A forging with varying thicknesses is the hardest to enamel- the bigger masses will hold heat longer, and it is essential to cool the whole thing slowly, or the glass all cracks off.

Kohler does enamel full sized bathtubs, but its a huge industrial setup that has had all the bugs worked out over 100 years or so. Its not a home operation.
   - Ries - Monday, 03/14/11 12:47:30 EDT

As Ries pointed out, this is an art, and probably outside of all recommended applications for the material. So, first thing you do is a LOT of experimentation. Never try these things on a finished work that you have a lot of effort in. Sometimes the Got-away-with-it factor applies to nonstandard processes.

I would do some research on enameling like they do in jewelery and start with readily available ceramic glazes. Then experiment a LOT. Keep in mind that most of these are various heavy metal compounds which produce very toxic fumes when overheated.

I believe Thomas has experience with enameling.
   - guru - Monday, 03/14/11 13:48:38 EDT

Years ago, like 30+ years ago, I was able to apply enamel to sterling silver with some success, as an inlay. It cracked rather badly but stayed intact and firmly bonded. The cracking worked well to simulate turquiose without the epoxy and ground up real stone. I made a sunken area of about 1/32" and filled heaping with the enamel powder. Tourched until melted. Then abraded the surface flush.
The Sterling was pickeled well to present a fine silver surface for the enamel.
   ptree - Monday, 03/14/11 14:01:21 EDT

what a wonderful site i pose an offthewall question at breakfast, come home for lunch, and answers! now i am intrigued with the possibles this finish even moso, than b4 i will try it 4 sure! i was told Target stores carry ceramic glazes will check them and Thompson in my e-mail i was ax about my miller inverter it is a maxstar 150 i got some time ago, at the time it was a brand new tech. and costly about a thousand $ might have got cheaper now.
   danny arnold - Monday, 03/14/11 16:10:44 EDT

do i goto guiders paste?wanted to use the dragons breath from the lil hole in the whisper daddy always thinking how to do two jobs at same time i saw at a welding confrence a demo of a gun, creamic applied with a gun like or is metalizing a hopper and torch and depressed air???
   danny arnold - Monday, 03/14/11 16:45:11 EDT

If it doesn't need to withstand high heat or be food safe, there are other "fused" finishes you could try. All of the powders used in powder coating are fused finishes and can be applied in the same manner as high-temp enamels, but at a much lower temperature.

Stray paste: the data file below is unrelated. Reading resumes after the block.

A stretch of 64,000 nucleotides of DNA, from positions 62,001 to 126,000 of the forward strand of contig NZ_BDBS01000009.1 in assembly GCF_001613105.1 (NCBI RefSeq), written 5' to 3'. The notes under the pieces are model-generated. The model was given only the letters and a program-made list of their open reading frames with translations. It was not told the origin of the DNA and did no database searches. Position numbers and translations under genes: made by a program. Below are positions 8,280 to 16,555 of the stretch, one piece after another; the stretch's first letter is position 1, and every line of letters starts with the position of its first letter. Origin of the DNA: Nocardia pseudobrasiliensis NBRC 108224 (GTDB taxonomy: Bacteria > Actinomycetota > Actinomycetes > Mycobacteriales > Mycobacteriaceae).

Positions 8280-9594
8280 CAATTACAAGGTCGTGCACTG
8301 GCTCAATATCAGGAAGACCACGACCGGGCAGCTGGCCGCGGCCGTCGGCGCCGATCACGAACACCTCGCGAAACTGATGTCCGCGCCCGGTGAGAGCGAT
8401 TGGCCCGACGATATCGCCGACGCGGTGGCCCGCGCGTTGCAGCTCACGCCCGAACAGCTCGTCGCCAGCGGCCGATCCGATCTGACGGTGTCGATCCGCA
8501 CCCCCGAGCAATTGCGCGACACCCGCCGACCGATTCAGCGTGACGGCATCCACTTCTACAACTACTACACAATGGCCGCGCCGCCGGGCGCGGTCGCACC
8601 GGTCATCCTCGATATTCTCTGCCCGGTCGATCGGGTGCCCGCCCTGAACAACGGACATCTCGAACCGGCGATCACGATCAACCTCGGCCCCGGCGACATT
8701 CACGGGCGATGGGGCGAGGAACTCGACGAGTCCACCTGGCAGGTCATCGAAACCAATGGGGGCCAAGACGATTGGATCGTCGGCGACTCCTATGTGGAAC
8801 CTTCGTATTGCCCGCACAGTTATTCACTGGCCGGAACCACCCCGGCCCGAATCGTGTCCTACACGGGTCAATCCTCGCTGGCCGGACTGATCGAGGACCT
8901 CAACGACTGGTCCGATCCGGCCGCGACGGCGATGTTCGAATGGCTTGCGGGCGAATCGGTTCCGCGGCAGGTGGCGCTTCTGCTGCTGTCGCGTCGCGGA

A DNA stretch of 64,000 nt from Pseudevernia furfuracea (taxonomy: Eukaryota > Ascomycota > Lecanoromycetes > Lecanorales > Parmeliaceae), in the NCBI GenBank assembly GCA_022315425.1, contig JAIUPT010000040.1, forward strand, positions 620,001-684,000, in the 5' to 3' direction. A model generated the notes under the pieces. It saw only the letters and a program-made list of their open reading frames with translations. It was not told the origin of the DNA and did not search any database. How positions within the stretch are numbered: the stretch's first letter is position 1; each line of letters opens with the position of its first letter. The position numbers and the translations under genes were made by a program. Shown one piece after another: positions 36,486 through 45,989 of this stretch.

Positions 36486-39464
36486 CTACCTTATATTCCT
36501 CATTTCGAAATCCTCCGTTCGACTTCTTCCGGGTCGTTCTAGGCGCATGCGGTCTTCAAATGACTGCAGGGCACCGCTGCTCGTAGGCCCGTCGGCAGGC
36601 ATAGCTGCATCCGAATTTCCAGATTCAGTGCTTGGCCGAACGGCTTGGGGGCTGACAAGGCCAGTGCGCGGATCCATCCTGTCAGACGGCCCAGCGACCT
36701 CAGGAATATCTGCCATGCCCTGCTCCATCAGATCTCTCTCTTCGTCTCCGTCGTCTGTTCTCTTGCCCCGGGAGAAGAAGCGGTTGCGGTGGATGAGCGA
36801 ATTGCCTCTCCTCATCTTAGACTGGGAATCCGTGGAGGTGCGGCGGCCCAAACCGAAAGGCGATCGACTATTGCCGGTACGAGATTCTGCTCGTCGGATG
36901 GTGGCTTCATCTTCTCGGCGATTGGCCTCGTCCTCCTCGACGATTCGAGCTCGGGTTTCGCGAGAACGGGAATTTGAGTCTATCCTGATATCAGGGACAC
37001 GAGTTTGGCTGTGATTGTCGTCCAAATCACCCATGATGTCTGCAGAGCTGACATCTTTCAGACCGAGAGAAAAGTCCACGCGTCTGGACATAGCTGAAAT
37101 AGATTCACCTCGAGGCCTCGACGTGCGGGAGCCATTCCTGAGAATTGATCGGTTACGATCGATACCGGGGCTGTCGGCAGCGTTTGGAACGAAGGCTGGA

- Grant - Nakedanvil - Monday, 03/14/11 16:46:53 EDT

Any reviews of the two setup-type videos for LG's. Sid has one and Dave in Canada. Are they more or less the same? Is it worth getting both?
Thank you,

   Fred - Monday, 03/14/11 17:14:15 EDT

I tried some enameling using Y1K methods once, grinding my own glass and using the forge as the heat source. Things I learned:

stained glass is not "alloyed" to be used as enamels (a lot of different varieties were tried)

Adding borax to it does NOT help the problem of it spalling as it cools.

The brake light lens from a 1940's? truck did work---a piece found in the spoil piles along a river in Columbus OH

A flowerpot melted and boiled trying to use it as the "furnace" for the enameling

A stainless steel creamer did work.

I have seen the torch applied enamels demonstrated in the sales area at Quad-State, very nice touch for flowers and animals.

Working for Whirlpool (Refrigerators) I know they sent their enamel line down to Mexico to radically reduce costs and oversight. (Hospital refrigerators could still be ordered with *real* enamel interiors that can deal with solvents and cleansers.) Folks who worked in the enameling part of that line wore complete spacesuits and worked in a sealed chamber as the powdered glass was not human friendly on several levels!

   Thomas P - Monday, 03/14/11 17:26:25 EDT

Dave Manzer Videos: Fred, The Dave Manzer videos are about adjusting and tuning a Little Giant, and using a Little Giant. There is nothing else our there like the tune up video. The videos Sid distributes are about rebuilding the machines.

We are the exclusive distributor of the Dave Manzer videos in the U.S.
   - guru - Monday, 03/14/11 17:41:50 EDT